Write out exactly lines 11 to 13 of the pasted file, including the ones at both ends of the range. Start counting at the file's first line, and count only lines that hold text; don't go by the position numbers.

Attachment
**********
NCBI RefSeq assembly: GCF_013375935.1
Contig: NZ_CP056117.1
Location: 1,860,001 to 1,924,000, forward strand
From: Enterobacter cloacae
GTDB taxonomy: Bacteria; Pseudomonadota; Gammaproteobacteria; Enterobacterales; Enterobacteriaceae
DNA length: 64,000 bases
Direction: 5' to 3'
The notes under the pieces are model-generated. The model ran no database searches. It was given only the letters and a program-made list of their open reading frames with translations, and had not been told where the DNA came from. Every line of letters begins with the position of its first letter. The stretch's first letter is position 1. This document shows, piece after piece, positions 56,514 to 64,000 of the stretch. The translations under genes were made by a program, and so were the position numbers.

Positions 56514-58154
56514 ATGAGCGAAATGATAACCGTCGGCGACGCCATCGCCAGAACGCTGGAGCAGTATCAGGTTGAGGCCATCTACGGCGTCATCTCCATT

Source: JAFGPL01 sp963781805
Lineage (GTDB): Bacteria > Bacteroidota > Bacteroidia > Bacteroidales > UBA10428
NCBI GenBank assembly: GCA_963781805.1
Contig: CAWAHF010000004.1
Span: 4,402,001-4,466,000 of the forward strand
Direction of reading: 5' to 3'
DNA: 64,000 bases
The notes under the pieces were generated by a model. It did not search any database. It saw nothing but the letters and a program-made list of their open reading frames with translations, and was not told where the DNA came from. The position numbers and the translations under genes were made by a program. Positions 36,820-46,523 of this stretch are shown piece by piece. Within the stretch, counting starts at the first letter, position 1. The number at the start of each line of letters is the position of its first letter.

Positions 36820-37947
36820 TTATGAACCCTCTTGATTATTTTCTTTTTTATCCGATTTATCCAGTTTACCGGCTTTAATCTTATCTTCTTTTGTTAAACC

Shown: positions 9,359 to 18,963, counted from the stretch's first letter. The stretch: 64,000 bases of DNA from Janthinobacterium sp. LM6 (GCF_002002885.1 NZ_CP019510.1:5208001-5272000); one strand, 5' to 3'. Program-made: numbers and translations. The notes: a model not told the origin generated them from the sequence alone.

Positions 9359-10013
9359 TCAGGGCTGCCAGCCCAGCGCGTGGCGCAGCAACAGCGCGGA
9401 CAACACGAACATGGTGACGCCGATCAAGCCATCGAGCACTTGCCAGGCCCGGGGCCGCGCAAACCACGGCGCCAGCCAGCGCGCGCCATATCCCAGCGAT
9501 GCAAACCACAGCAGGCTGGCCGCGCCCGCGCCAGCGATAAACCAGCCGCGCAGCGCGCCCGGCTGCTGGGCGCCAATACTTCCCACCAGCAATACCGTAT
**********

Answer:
Source: JAFGPL01 sp963781805
Lineage (GTDB): Bacteria > Bacteroidota > Bacteroidia > Bacteroidales > UBA10428
NCBI GenBank assembly: GCA_963781805.1